I’ve been parenting for 15 years now and, at least once a day, I have that uneasy feeling that I don’t know what the hell I’m doing. Should I run after the 12-year-old I just grounded and acknowledge her anger because I’m an empathetic mom? Should I give in to the 6-year-old and read one more book, even though it’s way past her bedtime, because reading to your kid is awesome for their growing brains?
Um, yes? Or is it no?
When it comes to my day-to-day parenting, I’m basically winging it. My overall parenting philosophy is authoritative but empathetic with the occasional (and unfortunate) dash of yelling. But I’m often swayed by the latest studies about how to raise healthy, well-adjusted kids, which leads to a good deal of second-guessing, recalibrating and, frankly, anxiety.
While adapting the way we parent to specific childhood phases or our kids’ personalities is a good thing, it’s the lack of a consistent cultural viewpoint about parenting in the United States that leaves us all hanging one time or another. Are you a Tiger Mom, a Helicopter Parent, or a Free-Range Momma? Which way is the “right” way? Do you keep a rigid bedtime schedule or let the kids romp around until they pass out? There’s research to back up almost every possible parenting approach and most of us eagerly lap it up in pursuit of raising happy, successful kids.
What we’re missing is a core around parenting like so many other cultures around the world have. I’m not talking about rules or one-size-fits-all parenting, but about default values and traditions that are part of every family’s parenting style. For example, Sweden boasts 480 days of parental leave during which parents stay home caring for their babies for an extended time. In China, kids don’t talk back to their parents because respecting your elders is of utmost cultural importance.
In the U.S., most of us are intent on parenting differently than we were parented. Instead of following traditions, we strike out on our own to do what we think is best for our kids, hopefully building our tribe along the way. Wouldn’t it be wonderful, though, if there were a few core elements of parenting we all followed together, for our own sakes as well as our kids’?
Here are just a few global suggestions we might want to adopt ASAP:
Japanese kids go out by themselves.
In Japan, it’s not unusual to see very young children riding the subway by themselves or walking the streets on their own doing errands. That’s because the Japanese value the idea of “group reliance” and teach kids to be independent early on. If they run into trouble, they simply ask a stranger. This might sound reckless to Americans, but because Japanese culture emphasizes community over the individual, helping and protecting children is everyone’s job.
French kids eat what mom and dad are eating.
There’s no such thing as “kid food” in France. Children are expected to eat what adults eat. They don’t have to like everything, but they are expected to try new foods. If they don’t eat what’s in front of them at mealtime, they don’t get a special plate of chicken nuggets (mon dieu!). While this sounds strict and might result in rumbly bellies, it actually teaches children to eat a wider variety of foods.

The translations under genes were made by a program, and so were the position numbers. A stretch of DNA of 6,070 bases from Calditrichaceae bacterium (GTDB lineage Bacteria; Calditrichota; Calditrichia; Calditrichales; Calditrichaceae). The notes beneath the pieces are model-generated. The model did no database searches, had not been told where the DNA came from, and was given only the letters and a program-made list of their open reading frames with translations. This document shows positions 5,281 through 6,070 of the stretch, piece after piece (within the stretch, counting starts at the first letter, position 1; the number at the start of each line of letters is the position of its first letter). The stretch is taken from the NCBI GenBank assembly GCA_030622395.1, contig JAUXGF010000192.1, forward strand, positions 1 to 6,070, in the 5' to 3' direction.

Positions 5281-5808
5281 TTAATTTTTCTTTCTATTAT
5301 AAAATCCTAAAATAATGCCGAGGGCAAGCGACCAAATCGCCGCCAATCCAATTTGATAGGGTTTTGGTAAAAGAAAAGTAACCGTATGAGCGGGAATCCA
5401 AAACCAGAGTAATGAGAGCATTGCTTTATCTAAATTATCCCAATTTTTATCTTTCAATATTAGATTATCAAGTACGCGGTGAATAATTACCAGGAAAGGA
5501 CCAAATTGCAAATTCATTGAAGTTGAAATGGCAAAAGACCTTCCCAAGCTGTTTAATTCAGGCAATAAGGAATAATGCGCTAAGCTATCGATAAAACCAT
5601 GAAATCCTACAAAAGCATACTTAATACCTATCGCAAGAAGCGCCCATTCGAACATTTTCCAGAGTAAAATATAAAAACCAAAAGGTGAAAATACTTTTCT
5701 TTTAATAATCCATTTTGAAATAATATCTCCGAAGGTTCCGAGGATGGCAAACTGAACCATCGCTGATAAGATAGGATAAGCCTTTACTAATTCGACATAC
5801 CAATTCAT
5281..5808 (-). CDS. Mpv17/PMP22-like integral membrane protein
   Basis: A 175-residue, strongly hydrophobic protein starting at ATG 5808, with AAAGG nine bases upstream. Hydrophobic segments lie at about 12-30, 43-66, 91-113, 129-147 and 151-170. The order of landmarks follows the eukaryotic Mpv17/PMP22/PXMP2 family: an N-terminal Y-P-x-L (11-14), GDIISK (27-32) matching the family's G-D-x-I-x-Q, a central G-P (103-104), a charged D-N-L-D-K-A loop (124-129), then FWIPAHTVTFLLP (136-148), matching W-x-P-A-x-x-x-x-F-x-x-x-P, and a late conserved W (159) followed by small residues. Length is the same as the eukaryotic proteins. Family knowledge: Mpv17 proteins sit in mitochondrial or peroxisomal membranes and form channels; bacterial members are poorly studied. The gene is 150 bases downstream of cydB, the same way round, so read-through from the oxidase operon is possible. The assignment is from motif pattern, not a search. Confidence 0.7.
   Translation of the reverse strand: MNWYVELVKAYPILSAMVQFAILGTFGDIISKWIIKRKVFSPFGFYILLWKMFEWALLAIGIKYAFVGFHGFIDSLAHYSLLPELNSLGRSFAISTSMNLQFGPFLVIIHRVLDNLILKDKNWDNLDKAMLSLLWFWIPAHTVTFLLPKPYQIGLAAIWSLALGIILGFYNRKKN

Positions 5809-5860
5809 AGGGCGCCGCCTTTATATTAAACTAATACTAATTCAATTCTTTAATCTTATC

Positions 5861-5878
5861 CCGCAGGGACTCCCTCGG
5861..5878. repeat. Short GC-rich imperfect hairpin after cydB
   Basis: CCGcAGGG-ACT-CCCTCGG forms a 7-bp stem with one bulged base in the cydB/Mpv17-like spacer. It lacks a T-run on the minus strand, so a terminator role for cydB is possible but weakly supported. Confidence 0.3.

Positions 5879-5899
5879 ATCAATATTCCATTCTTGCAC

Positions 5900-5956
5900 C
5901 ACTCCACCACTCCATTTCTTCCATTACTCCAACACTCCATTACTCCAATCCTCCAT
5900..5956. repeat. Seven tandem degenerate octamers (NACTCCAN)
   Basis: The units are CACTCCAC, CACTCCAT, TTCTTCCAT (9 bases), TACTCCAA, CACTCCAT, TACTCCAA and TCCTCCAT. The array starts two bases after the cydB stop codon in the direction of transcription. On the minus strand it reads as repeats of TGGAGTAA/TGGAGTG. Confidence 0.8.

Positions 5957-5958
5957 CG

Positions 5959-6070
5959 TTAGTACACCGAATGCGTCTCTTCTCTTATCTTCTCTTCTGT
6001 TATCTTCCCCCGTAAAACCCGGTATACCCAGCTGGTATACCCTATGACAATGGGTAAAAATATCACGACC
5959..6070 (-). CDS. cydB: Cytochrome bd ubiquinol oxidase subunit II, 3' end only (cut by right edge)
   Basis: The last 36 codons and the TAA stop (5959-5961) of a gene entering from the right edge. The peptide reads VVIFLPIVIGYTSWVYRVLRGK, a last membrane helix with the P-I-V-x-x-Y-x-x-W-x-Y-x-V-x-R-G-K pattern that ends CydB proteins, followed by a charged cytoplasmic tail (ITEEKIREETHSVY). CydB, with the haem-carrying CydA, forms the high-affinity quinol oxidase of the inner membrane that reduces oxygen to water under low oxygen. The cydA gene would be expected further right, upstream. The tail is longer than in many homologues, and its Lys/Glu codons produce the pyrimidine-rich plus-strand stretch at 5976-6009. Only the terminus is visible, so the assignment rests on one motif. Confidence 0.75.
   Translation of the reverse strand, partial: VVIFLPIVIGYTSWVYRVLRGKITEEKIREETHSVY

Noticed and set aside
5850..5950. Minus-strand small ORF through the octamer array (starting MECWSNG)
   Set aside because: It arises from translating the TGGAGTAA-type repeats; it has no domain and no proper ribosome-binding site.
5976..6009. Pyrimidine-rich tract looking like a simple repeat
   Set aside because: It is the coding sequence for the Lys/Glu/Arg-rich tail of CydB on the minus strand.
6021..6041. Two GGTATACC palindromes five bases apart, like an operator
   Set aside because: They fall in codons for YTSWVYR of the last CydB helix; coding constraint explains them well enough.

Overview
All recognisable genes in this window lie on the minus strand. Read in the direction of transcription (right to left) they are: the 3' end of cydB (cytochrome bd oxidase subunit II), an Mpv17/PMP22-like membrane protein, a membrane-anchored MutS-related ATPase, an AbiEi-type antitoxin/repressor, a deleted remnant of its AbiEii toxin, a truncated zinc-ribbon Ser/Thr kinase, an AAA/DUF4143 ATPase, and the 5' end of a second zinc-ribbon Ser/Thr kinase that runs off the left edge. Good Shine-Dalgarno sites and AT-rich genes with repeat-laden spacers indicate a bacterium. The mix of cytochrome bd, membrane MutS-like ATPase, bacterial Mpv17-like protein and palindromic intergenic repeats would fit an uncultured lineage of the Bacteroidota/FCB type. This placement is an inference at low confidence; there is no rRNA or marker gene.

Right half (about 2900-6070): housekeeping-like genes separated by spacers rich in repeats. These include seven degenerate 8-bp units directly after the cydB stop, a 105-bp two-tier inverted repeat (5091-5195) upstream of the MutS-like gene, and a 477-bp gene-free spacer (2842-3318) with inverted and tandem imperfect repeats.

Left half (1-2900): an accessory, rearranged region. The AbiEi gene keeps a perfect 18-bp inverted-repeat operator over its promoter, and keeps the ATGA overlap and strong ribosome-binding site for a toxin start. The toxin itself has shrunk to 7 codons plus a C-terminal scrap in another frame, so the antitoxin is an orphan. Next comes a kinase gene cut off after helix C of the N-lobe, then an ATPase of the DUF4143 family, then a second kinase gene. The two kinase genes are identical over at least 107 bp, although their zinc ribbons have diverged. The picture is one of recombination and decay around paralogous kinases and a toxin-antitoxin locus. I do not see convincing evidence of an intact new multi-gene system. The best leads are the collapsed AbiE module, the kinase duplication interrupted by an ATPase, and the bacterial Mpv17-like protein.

Dutch children learn about sex when they’re little.
In Holland, children begin sex ed at the age of 4. Some might thing this is super young, but if you think about it, kids that age are just beginning to notice their own anatomy and are often curious about body parts. Dutch parents are very open about sex, which leads Dutch children to grow up feeling less awkward and more empowered about their bodies.
Polynesian Island children care for other children.
According to Encyclopedia Britannica, older kids in the Polynesian Islands start caring for their younger siblings before they’re even walking. They all hang out with other kids in the community, learning social and life skills from each other without adult intervention. Imagine how freeing it would be to hand off child-raising duties to your willing, older kids and their friends knowing they’ll be taken care of.
German kids learn how to rough it in kindergarten.
In Germany, the birthplace of kindergarten, preschool-aged kids spend most of their time outdoors playing in nature with limited supervision. Forget reading and writing; these kids are working on their social skills, looking out for each other and developing their independence. They even spend a few nights camping out mostly on their own, making their food and putting themselves to bed – all before the age of 6.
Nordic children don’t start school until they’re 7.
In Norway, they understand that children aren’t developmentally ready to sit for long periods of time and learn until they’re about 7. Instead, young kids continue to learn through play. When they do start school, they’re better able to sit and focus. In the U.S., we put our kids in academic school at 5, trading in free play and outdoor time for reading, writing, and desk time. But studies show no evidence that learning to read at an earlier age leads to greater academic success down the road.
Like they say, it takes a village, so why not adopt one or two parenting approaches from the global village? Who knows, you might just start a cultural parenting revolution where warming up chicken nuggets for a disgruntled toddler never, ever happens.
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